Soldier Featured in 'King of the Hill' Meme Speaks Out on Bullying

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KAISERSLAUTERN, Germany -- Imagine that one day, out of nowhere, you discover that you are famous.

You didn't do anything positive. You didn't do anything negative. You were just you.

You are now the butt of a joke on the internet and you've gone viral. And people who've never met you now either love or hate you.

Pfc. Andrew Hartmann, a soldier with the 66th Transportation Company in Wiesbaden, Germany, had that happen to him.

"I was on a mission in Poland," Hartmann said. "When I came back, one of my buddies had tagged me in a post on Facebook saying that someone had turned me into a meme."

Hartmann's likeness had been compared to Bobby Hill, a child character from the popular television show "King of the Hill."

The original meme was posted on the Salty Soldier Facebook page in August 2017. It has more than 11,000 likes, almost 2,000 comments and more than 10,000 shares.

Hartmann's initial reaction to the meme was calm and relaxed. He thought to himself, "OK, I can't change it and it's kind of funny."

After a while, as the meme continued to gain momentum across the internet, reactions took a nasty turn.

"It was funny at first," Hartmann said. "But then people just started to demean me. It started to really become a problem when complete strangers started calling me a disgrace to the military, telling me that I wasn't worth the military's time ... It got to the point where people started telling me to kill myself."

His chain of command and co-workers noticed that he was no longer himself and that the negative response to the meme was taking a toll on him.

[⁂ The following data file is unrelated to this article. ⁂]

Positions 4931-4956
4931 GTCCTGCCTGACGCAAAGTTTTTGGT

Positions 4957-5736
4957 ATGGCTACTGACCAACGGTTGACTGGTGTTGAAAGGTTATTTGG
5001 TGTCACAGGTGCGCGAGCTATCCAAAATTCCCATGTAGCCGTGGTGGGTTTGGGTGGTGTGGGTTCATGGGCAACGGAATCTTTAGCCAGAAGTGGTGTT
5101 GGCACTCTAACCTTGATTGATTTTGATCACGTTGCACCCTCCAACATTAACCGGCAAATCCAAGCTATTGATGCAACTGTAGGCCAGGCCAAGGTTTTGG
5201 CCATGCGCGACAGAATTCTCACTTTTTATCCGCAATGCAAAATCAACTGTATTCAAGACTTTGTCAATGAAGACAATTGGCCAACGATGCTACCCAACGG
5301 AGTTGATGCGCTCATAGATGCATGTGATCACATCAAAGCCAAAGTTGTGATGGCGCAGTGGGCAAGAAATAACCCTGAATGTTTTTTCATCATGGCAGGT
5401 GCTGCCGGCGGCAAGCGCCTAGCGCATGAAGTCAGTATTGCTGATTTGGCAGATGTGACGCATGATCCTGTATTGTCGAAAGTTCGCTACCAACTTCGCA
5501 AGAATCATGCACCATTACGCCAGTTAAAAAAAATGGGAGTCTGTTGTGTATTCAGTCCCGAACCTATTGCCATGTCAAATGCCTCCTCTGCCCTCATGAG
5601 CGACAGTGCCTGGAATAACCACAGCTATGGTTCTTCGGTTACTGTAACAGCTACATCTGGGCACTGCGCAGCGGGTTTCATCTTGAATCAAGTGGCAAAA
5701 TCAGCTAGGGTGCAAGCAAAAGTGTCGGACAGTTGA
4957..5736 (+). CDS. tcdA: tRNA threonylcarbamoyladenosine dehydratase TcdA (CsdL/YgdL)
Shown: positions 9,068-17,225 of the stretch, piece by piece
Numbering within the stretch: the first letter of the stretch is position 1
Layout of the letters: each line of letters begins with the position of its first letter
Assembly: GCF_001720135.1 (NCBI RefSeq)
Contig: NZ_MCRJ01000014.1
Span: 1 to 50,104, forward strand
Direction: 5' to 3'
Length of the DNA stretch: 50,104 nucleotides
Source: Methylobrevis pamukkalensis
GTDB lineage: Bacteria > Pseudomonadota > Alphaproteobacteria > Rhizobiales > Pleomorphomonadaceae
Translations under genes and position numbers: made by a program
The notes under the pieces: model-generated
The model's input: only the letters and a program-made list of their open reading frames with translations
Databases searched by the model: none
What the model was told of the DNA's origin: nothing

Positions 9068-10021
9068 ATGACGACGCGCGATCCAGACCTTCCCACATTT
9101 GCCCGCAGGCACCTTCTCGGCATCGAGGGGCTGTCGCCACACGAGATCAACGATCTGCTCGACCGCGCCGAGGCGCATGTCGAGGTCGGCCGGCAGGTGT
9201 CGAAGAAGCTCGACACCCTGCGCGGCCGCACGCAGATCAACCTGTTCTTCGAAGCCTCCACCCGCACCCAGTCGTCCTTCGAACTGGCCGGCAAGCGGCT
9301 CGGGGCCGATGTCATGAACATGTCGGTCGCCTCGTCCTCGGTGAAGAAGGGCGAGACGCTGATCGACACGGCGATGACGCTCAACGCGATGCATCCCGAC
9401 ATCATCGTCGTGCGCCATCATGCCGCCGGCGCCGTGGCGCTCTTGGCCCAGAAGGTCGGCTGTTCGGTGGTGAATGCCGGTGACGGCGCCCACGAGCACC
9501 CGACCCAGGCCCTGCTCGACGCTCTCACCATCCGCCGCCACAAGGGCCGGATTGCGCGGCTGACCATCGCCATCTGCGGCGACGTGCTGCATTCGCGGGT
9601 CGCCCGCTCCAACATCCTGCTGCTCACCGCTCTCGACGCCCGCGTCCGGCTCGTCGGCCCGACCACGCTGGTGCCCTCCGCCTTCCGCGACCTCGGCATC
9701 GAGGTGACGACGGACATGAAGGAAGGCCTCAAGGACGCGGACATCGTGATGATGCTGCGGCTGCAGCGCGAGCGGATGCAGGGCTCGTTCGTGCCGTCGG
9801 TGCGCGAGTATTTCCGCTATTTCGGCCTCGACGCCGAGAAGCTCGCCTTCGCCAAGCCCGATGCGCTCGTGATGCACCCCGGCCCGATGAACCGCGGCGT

"He had a sort of darker demeanor," said Sgt. 1st Class Mario Coursey, platoon sergeant for 1st Platoon, 66th Transportation Company. "You could tell something was wrong and that he had a lot on his mind."

Coursey, who is a certified master resiliency trainer, or MRT, kept an eye on him. The MRT program is designed to help soldiers be more resilient on and off the battlefield.

"Everyone made sure that if Hartmann wanted or needed help, he would get it," Coursey said.

But in the end, that wasn't necessary, he said.

"Being an MRT, we learn ... how to conquer those issues," Coursey said. "You could see that he was using his training. You could see him benefit from it. He became very outgoing, he became more engaged, and he knocks out his tasks and asks questions to do so."

Hartmann began to use the negativity to motivate himself to work harder, personally and professionally.

"I couldn't let it interfere with me doing my job," he said. "I could either let it get me down and depressed, or become an alcoholic or get out of the military, but I just couldn't let it do that to me. I am a better person than that."

At the same time he found a reserve of strength within himself, he got help from some unexpected defenders on the internet.

"I also had friends, family and other service members come to help me out and stand up for me to those internet trolls," he said. "They told people about me as a person, my character and that I am the type of person to give the shirt off my back if someone needed it."

The reaction gave him the sense he was part of something bigger. Hartmann says he will now push himself to be a leader.

"I am going to use what I've learned to help those and teach others to be resilient," he said. "That is just one thing that I can do to support my soldiers when I get them."

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